Orange Oil for Wood

Wood is an essential construction and furniture material used widely for making specialty products, cabinets, flooring, paper production, and renewable energy among others. However, we’re more interested in those for furniture and construction as the focus is on orange oil for wood. As you’ll learn shortly, a variety of oil types are used on wood.

Orange oil is one such and we’ve extensively discussed its benefits, how to use it, features, other applications, as well as the cons of using such oil on wood. What more? You’ll find details regarding the best ways of application on wood, other benefits besides being a wood finish, and several other details. All you have to do is read through this guide to the end.

Benefits of Orange Oil for Wood

Here, we begin by discussing the benefits. The popularity of this natural product is a result of its perceived benefit by users. If you’re new to this product, the following would help you decide if it’s ideal for use. Now, there are several benefits of orange oil on wood, including its ability to restore or replenish lost oil, as well as the prevention of rapid degradation of wood such as fading.

What more? Orange oil for wood offers other benefits like the enhancement of wood grain, being a natural wood preservative and restorer, as well as protecting against decay. Orange oil for wood can also be used to resist mildew and mold growth, control damage due to moisture, for wood polishing purposes, and as a cleaning agent.

More benefits of using orange oil on wood include retaining the wood’s finish during treatment, and treatment of drywood termite infestations. Orange oils also have a conditioning effect on both finished and unfinished wood surfaces as they give a lovely glow. The best part is it can be used on a variety of wood types.

Cons of Using Orange Oil on Wood

Are there any downsides to the use of orange oil on wood? Unfortunately, there are. However, these do not rule out the efficacy of this product on wood. Before using orange oil on wood, you should understand its downsides like not achieving a film finish. When treating termite infestations on wood, this product will only be effective on contact.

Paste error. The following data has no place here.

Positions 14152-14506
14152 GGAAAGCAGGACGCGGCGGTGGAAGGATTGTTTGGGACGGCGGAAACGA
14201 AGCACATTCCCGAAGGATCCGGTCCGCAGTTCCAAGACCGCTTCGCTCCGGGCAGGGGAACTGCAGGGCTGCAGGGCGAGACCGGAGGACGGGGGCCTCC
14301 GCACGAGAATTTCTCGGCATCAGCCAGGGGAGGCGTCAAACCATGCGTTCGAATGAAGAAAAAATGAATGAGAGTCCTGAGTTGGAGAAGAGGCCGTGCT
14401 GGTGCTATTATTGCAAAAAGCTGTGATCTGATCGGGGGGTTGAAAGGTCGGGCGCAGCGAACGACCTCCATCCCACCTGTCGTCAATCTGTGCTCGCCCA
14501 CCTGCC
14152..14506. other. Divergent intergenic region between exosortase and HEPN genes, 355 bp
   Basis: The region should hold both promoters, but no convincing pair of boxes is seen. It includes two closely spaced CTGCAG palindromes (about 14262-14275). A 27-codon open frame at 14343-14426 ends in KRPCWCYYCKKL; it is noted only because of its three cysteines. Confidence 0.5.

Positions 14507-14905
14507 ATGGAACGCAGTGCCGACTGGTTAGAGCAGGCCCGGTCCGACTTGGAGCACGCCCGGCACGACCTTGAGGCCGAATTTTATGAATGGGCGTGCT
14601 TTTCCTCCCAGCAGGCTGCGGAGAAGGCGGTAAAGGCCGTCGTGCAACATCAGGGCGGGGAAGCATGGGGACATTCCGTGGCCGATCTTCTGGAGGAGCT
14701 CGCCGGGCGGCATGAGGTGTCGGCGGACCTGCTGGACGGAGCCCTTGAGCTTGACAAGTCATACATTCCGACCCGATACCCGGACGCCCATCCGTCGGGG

This can be impractical considering the behavior of termites which mostly burrow into wood. In other words, you may not be able to reach all the termites (especially subterranean termites) with this treatment approach. Another downside to its use is it lacks moisture protection. So, you shouldn’t expect orange oil to protect your wood from moisture.

Other Wood Oil Types

Are there other wood treatment alternatives besides orange oil? There are several. These wood oil options include teak oil, Danish oil, mineral oil, tung oil, and linseed oil. While there are many more, these represent some of the most common options available besides orange oil. As expected, each has its many advantages and disadvantages.

With these alternatives, you’re left with the decision of what product to use for your wood treatment. Of course, you’ll need to compare and contrast to arrive at the best conclusion. If this seems like a lot of information to process, consider consulting wood treatment or finishing services for advice. You can also research if you have time for that.

Frequency of Treatment